There was room to sleep four – two slabs on each side. I tried to lie down for the full experience, but was a little too tall for the lower berth…


The trail wound down the hill to an ancient theatre, from the 2nd century BCE. It could seat 4000, and seated us while we ate our lunch.




Imagine our surprise when we were joined by a family of goats! The billy and the nanny really seemed to enjoy gamboling up and down the tiers.



The baby goat and Jim, checking each other out.


I’m still tickled to see flowers blooming in December.

On our way home, we found a sarcophagus and the ruins of a Hellanistic Temple, right in town.image



A man was feeding meat to the stray cats. He told us that he fed 100 a day. He asked for money to continue his good works, then was insulted when Jim only offered him two lira (about a dollar) and refused the money.

Another beautiful day.image


Ölüdeniz – Kayakoy/Karmylassos

12/16 – today we went back to the Lycian Way and walked the other direction to visit Kayakoy, a hillside village that was abandoned after World War I, when the Turks drove the Greek Christians out of the country. The Greeks called it Karmylassos. Kayakoy is now being restored as a heritage site.

As we were walking, a car pulled up and asked if we needed a ride. We weren’t sure how much farther we had to walk to get to the village, and it was all uphill, so we jumped in. The Dutch couple had retired to Turkey, and thought we looked like foreigners. Nice People of Turkey!


It was strange to see what ruins look like after less than 100 years. We have been learning about the fall of the Ottoman Empire and the nationalization of Turkey in the early 1900s. For an excellent historical novel that tells the story of this village, I highly recommend Birds Without Wings, 2004, by Louis de Bernieres.

The village was eerily quiet. Here is the St. Nicholas Church.image

The remains of a mosaic on a chapel floor: image

The houses had been painted pink and blue.image


The houses were cut into the mountainside, so the downstairs room was cool. No hint of electricity or plumbing. Here are the remains of a kitchen hearth.image

We climbed to the top of the hill.


Some of the buildings at street level have been repurposed as restaurants, as tourists are starting to travel here.

The grass still grows, and the flowers still bloom.image

Such beautiful surroundings for such a sad story!


12/9 – Guess what? When St. Paul wrote a letter to the Ephesians, where do you think it was delivered? Right here to Ephesus! Today we took a minibus (dolmus) about 4km down the road to see the ruins at Ephesus. This is why most visitors come to Selçuk.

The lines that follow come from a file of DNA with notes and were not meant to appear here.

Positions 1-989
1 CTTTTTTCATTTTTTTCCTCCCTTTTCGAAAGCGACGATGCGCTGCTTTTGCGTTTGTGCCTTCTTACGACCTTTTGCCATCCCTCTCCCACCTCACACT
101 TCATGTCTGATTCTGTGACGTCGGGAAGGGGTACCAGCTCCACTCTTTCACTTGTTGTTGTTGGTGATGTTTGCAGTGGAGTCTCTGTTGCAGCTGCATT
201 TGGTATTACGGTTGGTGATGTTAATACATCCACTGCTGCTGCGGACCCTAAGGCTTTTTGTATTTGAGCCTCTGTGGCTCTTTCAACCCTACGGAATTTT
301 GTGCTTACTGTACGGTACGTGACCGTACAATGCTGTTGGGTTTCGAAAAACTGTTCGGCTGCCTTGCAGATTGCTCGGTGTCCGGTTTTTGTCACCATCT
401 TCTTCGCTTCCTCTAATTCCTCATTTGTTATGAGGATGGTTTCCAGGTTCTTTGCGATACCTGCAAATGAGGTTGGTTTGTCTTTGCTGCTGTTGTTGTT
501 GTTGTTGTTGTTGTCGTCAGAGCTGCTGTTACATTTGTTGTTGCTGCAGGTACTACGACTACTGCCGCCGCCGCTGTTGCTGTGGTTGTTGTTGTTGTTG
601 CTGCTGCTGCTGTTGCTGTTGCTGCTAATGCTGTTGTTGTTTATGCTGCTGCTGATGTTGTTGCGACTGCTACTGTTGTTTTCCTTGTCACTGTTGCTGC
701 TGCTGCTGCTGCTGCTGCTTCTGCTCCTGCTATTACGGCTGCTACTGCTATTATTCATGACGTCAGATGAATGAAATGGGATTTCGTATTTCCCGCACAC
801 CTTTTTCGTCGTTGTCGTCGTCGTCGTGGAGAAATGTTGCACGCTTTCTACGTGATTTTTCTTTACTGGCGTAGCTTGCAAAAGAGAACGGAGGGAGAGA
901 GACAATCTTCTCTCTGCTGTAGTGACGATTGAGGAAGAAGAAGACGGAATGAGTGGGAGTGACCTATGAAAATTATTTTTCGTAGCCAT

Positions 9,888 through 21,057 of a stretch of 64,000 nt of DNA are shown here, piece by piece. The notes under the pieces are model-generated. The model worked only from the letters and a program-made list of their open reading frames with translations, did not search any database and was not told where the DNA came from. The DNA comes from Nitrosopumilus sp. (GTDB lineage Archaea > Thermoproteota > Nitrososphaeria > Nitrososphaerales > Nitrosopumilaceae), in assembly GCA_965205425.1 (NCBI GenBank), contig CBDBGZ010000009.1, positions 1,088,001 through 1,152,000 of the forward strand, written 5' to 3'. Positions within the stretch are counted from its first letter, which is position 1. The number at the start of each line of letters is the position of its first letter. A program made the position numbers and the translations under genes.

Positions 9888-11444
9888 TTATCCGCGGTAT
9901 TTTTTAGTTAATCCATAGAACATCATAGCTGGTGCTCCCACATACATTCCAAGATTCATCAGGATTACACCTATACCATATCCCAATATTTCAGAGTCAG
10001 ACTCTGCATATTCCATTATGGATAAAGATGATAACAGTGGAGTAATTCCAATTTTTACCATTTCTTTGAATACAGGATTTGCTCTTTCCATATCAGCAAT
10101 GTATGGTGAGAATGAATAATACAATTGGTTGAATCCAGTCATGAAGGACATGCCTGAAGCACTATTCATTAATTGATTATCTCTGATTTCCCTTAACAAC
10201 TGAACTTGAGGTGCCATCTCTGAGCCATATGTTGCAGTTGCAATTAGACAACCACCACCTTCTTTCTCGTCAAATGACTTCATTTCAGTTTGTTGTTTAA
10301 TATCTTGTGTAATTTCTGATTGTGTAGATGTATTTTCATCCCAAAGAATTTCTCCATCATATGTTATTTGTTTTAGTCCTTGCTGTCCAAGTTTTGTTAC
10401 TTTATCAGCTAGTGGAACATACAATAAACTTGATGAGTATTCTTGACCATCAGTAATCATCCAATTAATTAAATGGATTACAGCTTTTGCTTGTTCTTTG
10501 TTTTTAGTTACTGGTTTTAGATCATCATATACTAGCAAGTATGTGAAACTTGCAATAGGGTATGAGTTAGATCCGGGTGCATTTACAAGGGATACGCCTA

Ephesus was a huge, bustling harbor city back in the eighth century BCE, the capital of Asia Minor. Emperors had temples built to honor themselves here. The rich and famous lived here, and invested lots of marble and silver coins into making this a showplace. Then the harbor silted up and big ships no longer stopped here. Over time, and with the assistance of several earthquakes, the city was abandoned. For the last century, archeologists have been trying to reconstruct Ephesus, while hauling away any good bits back to museums in their own countries. The British built railroads and the Germans built highways in exchange for hauling away the best stuff. Modern Turkey is trying to get some of their stuff back, but not having much luck.

Here’s what’s left of the main street heading down toward the harbor:


There was a huge theatre that held 20,000 people for dramatic performances and community meetings. The acoustics are still very good, as demonstrated by members of several tour groups who couldn’t resist bursting into song. Here, the decision to exile the Apostle John was announced.imageimage

The showpiece of the ruins is the Celsus Library, erected in the year 110, and re-erected in the 1970s, thanks to the Austrians. It has more than one story intact, and four statues on the ground level depicting Wisdom, Knowledge, Thought, and Virtue. (Actually, these are copies of the statues – the originals were hauled off to Vienna.) The library once held 12,000 scrolls, and the walls behind the shelves were hollow to reduce moisture.imageimageimage

Lots of buildings and gates being pieced back together:

Here is the Goddess Nike. We overheard a tour guide calling her the Goddess of Shoes.image

Any ancient metropolis worth its salt had a good plumbing and aquaduct system. We stopped by the public latrines – marble seats, but not much privacy!image

The Church of Mary, with its cruciform baptistery and large fountain:

As we’ve seen everywhere in Turkey, lots of cats live here. Jim and I both got scratched by cuddly felines who thought they should have some of our lunch.